If you have read anything about the Internet of Things, you know it is slated to be the greatest technological advancement of our lifetime. The IoT is more than just cool gadgets connected to the Internet, it’s going to transform how most companies operate by adding new business models, reducing service costs, and increasing customer satisfaction. Unfortunately that kind of positive change doesn’t come without some challenges. The most obvious and well publicized challenge is security (everyone remember the hacked Jeep?), and while that is a valid issue to tackle – it’s only the tip of the iceberg. While the upside of building a connected product remains huge, many companies are either unaware or unprepared to manage everything that comes with being a connected product company.
When it came to customers, most traditional product companies only had to worry about how to get their product to a retail store and then maybe deal with an occasional warranty request from an end user. Faulty products were returned back to the store and the company itself was really never the wiser. The IoT is changing all of that by giving products a voice. This voice is where the biggest benefit of the IoT will come from — helping companies understand who their customers are and how they are using the product. With that benefit, though, comes an increase in responsibility. Connecting a product means that at any given time, companies should know how their entire fleet of devices is performing. The connectivity allows the product to tell the company whether it’s being used, whether it’s healthy, whether there are any problems. And because the products are talking, customers will expect that the company is listening.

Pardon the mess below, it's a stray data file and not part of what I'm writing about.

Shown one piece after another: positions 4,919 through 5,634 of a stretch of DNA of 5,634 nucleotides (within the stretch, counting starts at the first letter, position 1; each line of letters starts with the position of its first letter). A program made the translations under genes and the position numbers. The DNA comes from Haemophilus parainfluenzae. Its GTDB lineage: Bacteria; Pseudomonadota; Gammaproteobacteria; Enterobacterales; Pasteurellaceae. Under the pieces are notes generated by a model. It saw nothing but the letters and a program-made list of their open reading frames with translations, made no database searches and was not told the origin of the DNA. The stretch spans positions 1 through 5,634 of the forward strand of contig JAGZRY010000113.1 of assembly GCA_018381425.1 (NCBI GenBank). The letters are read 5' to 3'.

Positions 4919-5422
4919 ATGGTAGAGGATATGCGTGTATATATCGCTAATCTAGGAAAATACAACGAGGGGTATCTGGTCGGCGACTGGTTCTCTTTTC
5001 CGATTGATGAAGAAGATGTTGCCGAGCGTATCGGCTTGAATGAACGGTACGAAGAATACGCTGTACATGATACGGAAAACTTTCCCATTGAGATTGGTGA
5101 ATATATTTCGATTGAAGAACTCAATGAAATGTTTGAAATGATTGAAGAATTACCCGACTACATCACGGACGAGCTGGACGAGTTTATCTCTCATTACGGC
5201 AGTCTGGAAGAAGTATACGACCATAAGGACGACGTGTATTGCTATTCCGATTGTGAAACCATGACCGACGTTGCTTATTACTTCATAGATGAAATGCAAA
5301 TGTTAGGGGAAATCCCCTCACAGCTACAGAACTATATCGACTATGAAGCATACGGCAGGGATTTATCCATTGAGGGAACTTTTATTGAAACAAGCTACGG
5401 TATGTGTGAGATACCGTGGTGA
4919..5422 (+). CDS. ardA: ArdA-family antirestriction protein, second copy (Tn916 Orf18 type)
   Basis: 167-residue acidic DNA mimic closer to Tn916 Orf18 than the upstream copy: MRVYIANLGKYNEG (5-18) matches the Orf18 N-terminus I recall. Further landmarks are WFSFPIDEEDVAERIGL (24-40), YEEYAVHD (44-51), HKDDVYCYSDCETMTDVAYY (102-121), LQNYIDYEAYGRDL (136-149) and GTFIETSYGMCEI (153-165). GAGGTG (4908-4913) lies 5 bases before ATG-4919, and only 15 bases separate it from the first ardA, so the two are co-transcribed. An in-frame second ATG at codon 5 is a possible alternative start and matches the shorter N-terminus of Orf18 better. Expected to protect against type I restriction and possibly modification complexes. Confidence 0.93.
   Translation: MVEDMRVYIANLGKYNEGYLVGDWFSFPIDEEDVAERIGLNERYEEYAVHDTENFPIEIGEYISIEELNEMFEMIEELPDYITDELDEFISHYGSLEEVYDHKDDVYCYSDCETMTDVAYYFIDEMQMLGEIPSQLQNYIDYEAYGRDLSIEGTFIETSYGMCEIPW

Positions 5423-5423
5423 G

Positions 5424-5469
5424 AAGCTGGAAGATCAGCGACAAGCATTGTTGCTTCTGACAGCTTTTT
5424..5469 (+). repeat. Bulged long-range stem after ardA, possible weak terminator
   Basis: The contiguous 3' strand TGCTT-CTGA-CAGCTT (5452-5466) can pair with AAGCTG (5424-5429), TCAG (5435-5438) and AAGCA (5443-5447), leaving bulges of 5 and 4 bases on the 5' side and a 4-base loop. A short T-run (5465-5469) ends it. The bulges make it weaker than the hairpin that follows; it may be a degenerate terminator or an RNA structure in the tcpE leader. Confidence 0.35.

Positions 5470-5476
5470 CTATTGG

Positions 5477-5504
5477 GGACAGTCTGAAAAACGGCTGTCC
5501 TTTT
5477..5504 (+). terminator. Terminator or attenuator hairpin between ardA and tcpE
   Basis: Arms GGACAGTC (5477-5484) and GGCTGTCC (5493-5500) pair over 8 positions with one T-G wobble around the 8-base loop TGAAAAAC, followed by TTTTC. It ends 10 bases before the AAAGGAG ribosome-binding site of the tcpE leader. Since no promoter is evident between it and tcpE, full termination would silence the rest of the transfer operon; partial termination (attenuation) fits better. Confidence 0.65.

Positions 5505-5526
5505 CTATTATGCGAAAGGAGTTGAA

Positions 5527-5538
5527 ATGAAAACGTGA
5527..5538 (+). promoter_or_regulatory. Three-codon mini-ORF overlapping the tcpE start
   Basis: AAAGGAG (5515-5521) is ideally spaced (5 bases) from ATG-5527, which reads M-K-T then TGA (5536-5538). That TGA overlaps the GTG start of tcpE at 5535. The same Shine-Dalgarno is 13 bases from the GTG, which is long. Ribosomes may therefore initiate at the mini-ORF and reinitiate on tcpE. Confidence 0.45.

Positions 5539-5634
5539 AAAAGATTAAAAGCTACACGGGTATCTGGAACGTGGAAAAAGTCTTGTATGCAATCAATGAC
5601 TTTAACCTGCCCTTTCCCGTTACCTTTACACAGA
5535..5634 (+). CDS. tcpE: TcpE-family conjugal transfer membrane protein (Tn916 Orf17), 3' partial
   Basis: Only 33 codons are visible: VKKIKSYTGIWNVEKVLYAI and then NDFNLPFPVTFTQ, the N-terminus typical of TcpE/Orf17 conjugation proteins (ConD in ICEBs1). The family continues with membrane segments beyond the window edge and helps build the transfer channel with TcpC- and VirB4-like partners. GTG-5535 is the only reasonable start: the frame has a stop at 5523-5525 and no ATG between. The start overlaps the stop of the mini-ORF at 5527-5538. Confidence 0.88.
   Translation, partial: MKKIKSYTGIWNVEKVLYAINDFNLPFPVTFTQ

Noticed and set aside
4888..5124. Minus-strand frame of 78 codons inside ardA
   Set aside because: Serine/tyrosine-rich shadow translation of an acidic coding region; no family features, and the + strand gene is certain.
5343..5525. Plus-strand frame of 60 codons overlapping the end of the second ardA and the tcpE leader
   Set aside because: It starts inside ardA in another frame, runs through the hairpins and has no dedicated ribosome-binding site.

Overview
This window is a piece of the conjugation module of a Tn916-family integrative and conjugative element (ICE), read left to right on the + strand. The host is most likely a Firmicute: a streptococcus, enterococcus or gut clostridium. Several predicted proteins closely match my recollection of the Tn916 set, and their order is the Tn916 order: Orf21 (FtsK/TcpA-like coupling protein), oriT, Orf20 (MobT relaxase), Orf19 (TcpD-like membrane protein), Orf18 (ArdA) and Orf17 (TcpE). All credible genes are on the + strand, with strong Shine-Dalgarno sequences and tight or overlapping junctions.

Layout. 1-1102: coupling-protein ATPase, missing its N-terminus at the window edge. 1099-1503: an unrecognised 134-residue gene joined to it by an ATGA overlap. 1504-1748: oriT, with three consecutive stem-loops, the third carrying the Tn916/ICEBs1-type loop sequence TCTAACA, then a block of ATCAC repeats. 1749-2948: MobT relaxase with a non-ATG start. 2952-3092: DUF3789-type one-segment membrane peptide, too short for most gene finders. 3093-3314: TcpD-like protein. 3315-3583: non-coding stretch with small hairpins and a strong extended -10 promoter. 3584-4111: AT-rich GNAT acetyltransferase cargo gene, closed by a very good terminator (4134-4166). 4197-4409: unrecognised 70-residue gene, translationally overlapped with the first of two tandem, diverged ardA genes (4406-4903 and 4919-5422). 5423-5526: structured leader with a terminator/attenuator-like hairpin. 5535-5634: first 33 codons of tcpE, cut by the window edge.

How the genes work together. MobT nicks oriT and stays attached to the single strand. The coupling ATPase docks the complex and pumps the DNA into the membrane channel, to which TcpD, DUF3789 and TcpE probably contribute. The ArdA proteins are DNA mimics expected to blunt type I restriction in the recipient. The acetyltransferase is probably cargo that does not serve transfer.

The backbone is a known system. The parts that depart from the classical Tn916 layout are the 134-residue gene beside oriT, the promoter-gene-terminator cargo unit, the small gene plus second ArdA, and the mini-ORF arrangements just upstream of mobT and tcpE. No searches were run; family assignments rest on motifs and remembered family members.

This level of device operations (also sometimes referred to as device management) presents a whole new world of questions for many companies. Last night we hosted a MassTLC panel all around the importance of DevOps and Product Operations in the Internet of Things. Executives from IoT veterans including ZipCar, Vecna, Digital Lumens and Xively discussed the challenges and more importantly the value of effective device operations to their individual organizations. Daniel Theobald, CTO of Vecna said:
“The most important part is knowing if the device is working. We want to be the first to be able to tell customers that something was wrong with this specific unit. The vast majority of problems can be traced back to one off hardware issues with a specific device and these are typically the hardest for the customer to troubleshoot on their own.”
As Paddy Srinivasan has talked about in previous blogs, connection is just the first step. How a company manages all of those devices will be a big part of the success of a connected product. Device operation tools can give companies real time insights into the status and health of all of the products in the field and can help easily keep those products up to date with the latest fixes and features by upgrading their firmware or changing their configuration. This is a huge step forward. As Brian Del Vecchio from Digital Lumens remarked – to make an update to their connected products used to entail boots on the ground (or a high ladder) at each customer and now it can be done with essentially a flick of a switch.
As the IoT continues to take center stage in the technology world, new tools are emerging to ease many of the challenges I’ve outlined. Connected Product Management platforms like Xively are taking these head on to help companies not only connect their products, but manage them and even engage with customers on a deeper level than ever before. It’s these tools that are going to help the IoT become a reality for many companies who are just getting started on their journey.